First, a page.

Caitlyn Cook1 Elaine Lee1 Brian Giera1 Herbert Wakefield1 Andrew Pascall1 Marcus Worsley1 Joshua Kuntz1

1, Lawrence Livermore National Laboratory, Livermore, California, United States

Polymer dispersed liquid crystals (PDLC) have been heavily researched for applications such as smart windows in buildings, displays, and automobiles. A large focus on improving smart window production is in the reduction of production cost and required power. Here, the developed PDLC provides transmittance contrast ratios up to 30, with required power on the order of micro-Watts. Our smart PDLC windows can maintain a steady state of high transparency in DC field application and does not require high power (milliWatt), high frequency AC fields like conventional PDLCs with similar contrast ratios. When using commercially available pre-polymer, significant relaxation of the transparent state back to a translucent or opaque state occurs when holding a voltage at a steady state for a few seconds. This phenomenon occurs increasingly so at lower voltages (10V), as determined via UV-VIS (transmission) and custom color difference quotient (reflection) characterization techniques. To further understand and improve relaxation with DC voltage application, a series of photosensitive acrylate-based pre-polymer chemistries similar to PN393 were formulated and tested. Each formulation component has been systematically modified and characterized via the aforementioned characterization techniques in conjunction with scanning electron microscopy and UV-Rheology in a trend towards decreasing the power requirements and reducing electro-optical relaxation with DC field application. With polymerization induced phase separation speeds completing within two seconds in response to 365nm light, such a formulation can be incorporated into a roll-to-roll production method and thus can be utilized for flexible electronics.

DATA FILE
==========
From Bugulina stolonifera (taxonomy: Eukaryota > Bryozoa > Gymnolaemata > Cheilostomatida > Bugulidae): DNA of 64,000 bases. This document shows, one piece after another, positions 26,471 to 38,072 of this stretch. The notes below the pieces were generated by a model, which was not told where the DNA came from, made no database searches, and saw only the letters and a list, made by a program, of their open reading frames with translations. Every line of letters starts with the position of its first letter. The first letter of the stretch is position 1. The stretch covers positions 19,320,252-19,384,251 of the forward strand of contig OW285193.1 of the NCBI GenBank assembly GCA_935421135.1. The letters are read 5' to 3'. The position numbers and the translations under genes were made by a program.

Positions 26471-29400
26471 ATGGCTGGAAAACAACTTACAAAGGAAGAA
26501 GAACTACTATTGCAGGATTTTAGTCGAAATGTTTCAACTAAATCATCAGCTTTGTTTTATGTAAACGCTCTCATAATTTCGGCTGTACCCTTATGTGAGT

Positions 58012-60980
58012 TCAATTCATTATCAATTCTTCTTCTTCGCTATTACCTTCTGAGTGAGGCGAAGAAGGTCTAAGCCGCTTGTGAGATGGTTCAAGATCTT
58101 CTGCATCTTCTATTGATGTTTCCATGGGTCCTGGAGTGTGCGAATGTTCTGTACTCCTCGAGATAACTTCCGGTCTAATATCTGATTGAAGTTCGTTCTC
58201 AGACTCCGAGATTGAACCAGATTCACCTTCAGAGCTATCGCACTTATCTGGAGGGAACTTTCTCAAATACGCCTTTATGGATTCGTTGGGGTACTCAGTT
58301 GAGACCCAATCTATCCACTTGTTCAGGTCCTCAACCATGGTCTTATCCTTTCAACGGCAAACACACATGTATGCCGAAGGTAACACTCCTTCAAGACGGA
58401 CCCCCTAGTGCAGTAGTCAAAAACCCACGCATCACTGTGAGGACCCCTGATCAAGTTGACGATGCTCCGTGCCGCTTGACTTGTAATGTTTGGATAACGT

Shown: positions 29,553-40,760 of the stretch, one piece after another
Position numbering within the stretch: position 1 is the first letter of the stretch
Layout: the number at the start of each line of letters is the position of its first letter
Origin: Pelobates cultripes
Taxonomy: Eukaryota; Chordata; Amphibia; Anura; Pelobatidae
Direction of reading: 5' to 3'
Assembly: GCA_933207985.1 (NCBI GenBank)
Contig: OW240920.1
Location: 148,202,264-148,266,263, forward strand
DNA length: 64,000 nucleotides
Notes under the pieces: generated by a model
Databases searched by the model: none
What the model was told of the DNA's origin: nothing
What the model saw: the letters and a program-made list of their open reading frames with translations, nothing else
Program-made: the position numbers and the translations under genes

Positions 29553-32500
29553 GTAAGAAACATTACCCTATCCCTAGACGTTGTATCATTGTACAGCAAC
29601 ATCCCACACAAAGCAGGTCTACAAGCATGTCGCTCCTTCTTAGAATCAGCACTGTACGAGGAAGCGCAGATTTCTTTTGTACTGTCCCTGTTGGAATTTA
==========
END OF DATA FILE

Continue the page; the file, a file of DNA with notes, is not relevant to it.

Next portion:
Prepared by LLNL under Contract DE-AC52-07NA27344.